April 24, 2023
One Million Dollars in Donations Helps St. Joe’s Train the Surgeons of Tomorrow, Today
Funding from three generous donors to help 350 medical residents annually through education, research and hands-on simulation training
Have you ever wondered how a medical student becomes an operating room surgeon? Dr. Eddie Matsumoto knows. He’s a renowned urologist, a robotic surgeon and Director of the Fellowship Program within the Division of Urology at St. Joseph’s Healthcare Hamilton. Thanks to one million dollars in recent donations, Dr. Matsumoto is spearheading a research and education program which is helping medical trainees become the surgeons of tomorrow.
St. Joe’s is an academic health sciences centre affiliated with McMaster University. Each year, the Hospital welcomes an average of 350 graduating physicians to complete their residency rotations.
A $500,000 donation from The Wilson Foundation, a private foundation established by former telecom executive and well-known philanthropist Dr. Lynton (Red) Wilson, augmented by $250,000 from an anonymous charitable foundation and a $250,000 donation from Stoney Creek resident Michael S. Schwenger totals one million dollars in philanthropic investments designed to ensure the next generation of surgeons is training on the newest technology and evaluating the latest techniques so they can not only maintain current standards of patient care but advance them.
“These generous gifts are helping to hone and expand a research and education program that includes Canada’s first Urology Boot Camp for surgical residents right here at St. Joe’s,” Dr. Matsumoto says. “Working with international experts, we’ve created a curriculum that offers first-year residents intensive training using safe and effective simulation labs and technology that have a measurable impact on both reducing their learning curve and improving the care of the patients we serve.”
In the boot camp’s first year, surgical trainees participating in the program showed vast improvements in their surgical knowledge by scoring an average of 91 per cent on the post-training questionnaire versus 62 per cent before undergoing training. Dr. Matsumoto leverages the Hospital’s new Centre for Education, Learning & Simulation to offer students the chance to perform procedures and “operate” on high-fidelity mannequin “patients” in a safe and controlled environment.
Surgical residents are encouraged to test drive laparoscopy and endoscopy simulators; try their hand with a catheter insertion model, and leverage virtual reality, 3-D printed kidneys, and point-of-care ultrasound (POCUS) technology to build hands-on skills to complement their academic, scientific and anatomical knowledge. The end goal is two-fold: residents who emerge from their training knowing how to safely leverage all of these tools to diagnose and treat urologic conditions; and evaluating the procedures and technology surgeons currently use to evaluate their effectiveness and look for novel ways to improve care for patients.
A philanthropist with a penchant for supporting education, Dr. Wilson felt inspired to make this six-figure gift after hearing Dr. Matsumoto talk about how he could help medical trainees to gain a surgical and diagnostic skill set sooner through experiential education.
“As we age, we become more frequent users of the healthcare system,” says Dr. Wilson, who’s now 83. “I view this donation as a strategic investment in making sure the people who will be caring for us and our loved ones not only have access to the latest knowledge and technology, but they emerge from their education knowing how to use it to help their patients.”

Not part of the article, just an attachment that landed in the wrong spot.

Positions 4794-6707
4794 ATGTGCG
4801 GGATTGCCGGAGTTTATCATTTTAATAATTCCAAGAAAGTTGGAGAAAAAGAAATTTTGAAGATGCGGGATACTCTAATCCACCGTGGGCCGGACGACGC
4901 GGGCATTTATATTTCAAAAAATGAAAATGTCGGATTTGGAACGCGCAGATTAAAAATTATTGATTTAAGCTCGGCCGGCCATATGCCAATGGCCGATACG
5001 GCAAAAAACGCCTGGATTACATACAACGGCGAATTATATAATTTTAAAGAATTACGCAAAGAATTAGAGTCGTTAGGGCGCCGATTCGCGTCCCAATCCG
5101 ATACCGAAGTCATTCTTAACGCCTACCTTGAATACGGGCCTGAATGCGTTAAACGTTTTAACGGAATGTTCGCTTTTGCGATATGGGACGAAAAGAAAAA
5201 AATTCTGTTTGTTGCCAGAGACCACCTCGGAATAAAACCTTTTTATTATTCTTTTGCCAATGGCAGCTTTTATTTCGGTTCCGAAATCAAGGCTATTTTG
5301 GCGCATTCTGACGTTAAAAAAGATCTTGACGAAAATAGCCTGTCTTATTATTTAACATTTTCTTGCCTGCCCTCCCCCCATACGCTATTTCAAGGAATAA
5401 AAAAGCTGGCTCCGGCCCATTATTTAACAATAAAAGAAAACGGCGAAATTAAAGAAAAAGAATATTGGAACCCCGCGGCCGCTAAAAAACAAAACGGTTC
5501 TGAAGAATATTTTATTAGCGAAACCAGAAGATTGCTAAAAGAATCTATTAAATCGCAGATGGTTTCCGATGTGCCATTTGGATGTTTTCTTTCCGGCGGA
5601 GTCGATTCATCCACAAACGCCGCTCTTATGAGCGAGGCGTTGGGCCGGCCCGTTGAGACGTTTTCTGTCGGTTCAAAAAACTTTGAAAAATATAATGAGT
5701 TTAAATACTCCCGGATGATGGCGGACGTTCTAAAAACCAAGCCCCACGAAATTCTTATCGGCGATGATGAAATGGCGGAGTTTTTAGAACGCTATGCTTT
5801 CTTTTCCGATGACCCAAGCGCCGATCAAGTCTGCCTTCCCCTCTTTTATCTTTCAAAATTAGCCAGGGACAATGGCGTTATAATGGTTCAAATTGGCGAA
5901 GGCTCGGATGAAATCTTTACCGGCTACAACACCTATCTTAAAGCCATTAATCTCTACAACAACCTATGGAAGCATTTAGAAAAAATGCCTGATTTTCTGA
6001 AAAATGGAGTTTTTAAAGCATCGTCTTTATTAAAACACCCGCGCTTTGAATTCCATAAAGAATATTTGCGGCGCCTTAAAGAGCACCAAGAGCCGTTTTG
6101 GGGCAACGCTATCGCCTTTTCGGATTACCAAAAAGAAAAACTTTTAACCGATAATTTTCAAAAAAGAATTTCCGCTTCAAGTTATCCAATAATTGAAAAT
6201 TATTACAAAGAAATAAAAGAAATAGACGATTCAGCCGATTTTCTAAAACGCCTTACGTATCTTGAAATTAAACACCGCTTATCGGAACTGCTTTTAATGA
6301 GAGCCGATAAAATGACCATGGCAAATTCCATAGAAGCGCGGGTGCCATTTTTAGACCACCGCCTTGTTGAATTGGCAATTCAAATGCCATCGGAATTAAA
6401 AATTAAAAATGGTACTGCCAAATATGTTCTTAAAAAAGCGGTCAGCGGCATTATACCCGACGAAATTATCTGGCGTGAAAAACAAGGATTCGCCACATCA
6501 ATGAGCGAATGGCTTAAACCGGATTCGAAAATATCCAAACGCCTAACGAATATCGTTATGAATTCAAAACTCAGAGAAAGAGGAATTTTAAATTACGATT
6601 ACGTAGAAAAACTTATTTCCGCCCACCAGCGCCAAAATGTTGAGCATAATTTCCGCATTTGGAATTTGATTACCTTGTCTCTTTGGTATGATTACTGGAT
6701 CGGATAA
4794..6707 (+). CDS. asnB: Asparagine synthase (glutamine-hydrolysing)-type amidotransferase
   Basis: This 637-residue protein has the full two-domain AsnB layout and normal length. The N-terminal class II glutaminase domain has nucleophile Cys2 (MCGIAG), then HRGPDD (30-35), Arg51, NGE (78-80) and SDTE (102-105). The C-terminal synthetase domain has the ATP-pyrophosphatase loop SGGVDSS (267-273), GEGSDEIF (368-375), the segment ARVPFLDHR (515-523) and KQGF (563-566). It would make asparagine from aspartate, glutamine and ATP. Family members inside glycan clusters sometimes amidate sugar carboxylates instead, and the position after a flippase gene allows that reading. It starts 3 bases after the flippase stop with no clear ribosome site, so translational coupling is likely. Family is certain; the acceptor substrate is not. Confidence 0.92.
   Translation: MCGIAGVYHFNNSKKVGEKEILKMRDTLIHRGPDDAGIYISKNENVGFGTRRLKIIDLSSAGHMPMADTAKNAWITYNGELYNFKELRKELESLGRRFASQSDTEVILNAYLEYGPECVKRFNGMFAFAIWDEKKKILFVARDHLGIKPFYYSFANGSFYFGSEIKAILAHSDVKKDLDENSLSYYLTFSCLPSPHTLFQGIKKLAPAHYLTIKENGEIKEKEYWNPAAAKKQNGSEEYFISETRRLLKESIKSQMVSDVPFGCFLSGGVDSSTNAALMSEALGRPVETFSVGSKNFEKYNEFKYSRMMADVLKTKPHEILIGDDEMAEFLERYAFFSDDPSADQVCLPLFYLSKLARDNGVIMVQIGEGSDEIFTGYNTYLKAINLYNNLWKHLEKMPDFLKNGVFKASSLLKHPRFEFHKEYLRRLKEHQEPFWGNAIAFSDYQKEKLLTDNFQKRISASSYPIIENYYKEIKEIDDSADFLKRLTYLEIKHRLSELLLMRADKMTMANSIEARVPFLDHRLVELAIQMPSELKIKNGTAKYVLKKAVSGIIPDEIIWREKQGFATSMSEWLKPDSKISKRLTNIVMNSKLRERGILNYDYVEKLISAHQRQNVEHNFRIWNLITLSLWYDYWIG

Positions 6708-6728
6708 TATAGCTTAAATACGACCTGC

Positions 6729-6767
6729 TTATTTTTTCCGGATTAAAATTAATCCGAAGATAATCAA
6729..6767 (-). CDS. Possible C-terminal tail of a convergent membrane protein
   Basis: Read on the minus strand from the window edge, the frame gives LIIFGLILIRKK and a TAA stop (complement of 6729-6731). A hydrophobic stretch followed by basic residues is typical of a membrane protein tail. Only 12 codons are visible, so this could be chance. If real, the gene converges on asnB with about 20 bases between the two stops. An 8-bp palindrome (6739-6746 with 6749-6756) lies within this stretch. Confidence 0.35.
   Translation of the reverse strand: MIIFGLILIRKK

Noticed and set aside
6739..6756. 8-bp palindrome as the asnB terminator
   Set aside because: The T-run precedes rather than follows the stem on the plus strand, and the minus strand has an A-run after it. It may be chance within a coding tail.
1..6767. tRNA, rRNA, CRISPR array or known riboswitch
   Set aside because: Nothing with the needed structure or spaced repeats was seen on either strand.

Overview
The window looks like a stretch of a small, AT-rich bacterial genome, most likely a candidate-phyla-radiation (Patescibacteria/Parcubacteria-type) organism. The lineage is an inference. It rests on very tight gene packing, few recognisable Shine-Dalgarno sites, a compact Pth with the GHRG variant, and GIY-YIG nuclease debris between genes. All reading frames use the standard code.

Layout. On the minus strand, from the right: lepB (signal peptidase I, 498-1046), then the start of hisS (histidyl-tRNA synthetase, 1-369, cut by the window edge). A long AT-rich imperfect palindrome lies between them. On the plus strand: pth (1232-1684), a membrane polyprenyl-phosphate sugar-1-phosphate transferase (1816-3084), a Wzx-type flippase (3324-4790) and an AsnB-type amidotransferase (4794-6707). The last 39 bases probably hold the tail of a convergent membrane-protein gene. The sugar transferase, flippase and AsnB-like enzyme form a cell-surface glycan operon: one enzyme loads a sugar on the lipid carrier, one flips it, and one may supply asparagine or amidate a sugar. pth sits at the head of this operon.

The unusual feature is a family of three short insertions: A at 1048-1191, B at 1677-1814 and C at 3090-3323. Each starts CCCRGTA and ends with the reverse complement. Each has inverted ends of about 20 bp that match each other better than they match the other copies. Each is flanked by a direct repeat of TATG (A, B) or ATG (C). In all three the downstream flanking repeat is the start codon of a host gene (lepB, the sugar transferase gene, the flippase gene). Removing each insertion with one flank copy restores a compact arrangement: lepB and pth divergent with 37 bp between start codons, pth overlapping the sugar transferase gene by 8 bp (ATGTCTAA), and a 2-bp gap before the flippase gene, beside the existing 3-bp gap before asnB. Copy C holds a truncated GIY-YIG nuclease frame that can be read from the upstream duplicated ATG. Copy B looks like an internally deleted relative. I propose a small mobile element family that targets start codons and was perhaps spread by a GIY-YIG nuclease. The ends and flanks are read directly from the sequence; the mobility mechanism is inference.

Fellow donor Michael S. Schwenger is a grateful patient of Dr. Matsumoto’s. “Eddie is a national leader in urology. But it’s his skill combined with his bedside manner and his commitment to continuous improvement that truly differentiates him,” says Mr. Schwenger. “As a patient, he gives me straight answers and explains my treatment options in a way that makes me feel empowered to make my own informed decisions. We need more medical professionals like him. And one of the best ways we can accomplish that is by investing in a program designed to instil both skills and a thirst for innovation in our future healthcare professionals.”
Dr. Hark Randhawa is a resident physician currently completing his training in Urology at St. Joe’s. While at the Hospital, Dr. Randhawa was trained on how to perform urologic procedures using the da Vinci XI surgical robot. St. Joseph’s Healthcare Hamilton is one of only a handful of centres in Canada with a full-fledged robotic surgery program that has garnered the hospital international renown. Robotic surgery is fast becoming the standard of care for urologic surgeries worldwide, but in Ontario, to date, has largely been made available through philanthropy.
“By completing my surgical residency here at St. Joe’s, I feel like I have a huge advantage, and I’m grateful to the donors and the physicians who’ve invested in me,” says Dr. Randhawa. “I’ve had real-time exposure to hands-on learning under the guidance of leaders in the field like Dr. Matsumoto and his colleague, Chief of Surgery, Dr. Bobby Shayegan. It’s given me greater confidence as I transition from training to independent practice to have had mentorship from experts in minimally invasive surgery. As robotic surgery evolves as a standard of care in Canada, I’ll be better equipped to offer the most advanced care to our patients locally.”
Dr. Matsumoto’s Robotic Surgical Education and Research Program remains a fundraising priority for St. Joseph’s Healthcare Foundation. The Foundation hopes to raise $2 million to support the education of future surgeons and is now halfway towards its fundraising goal.
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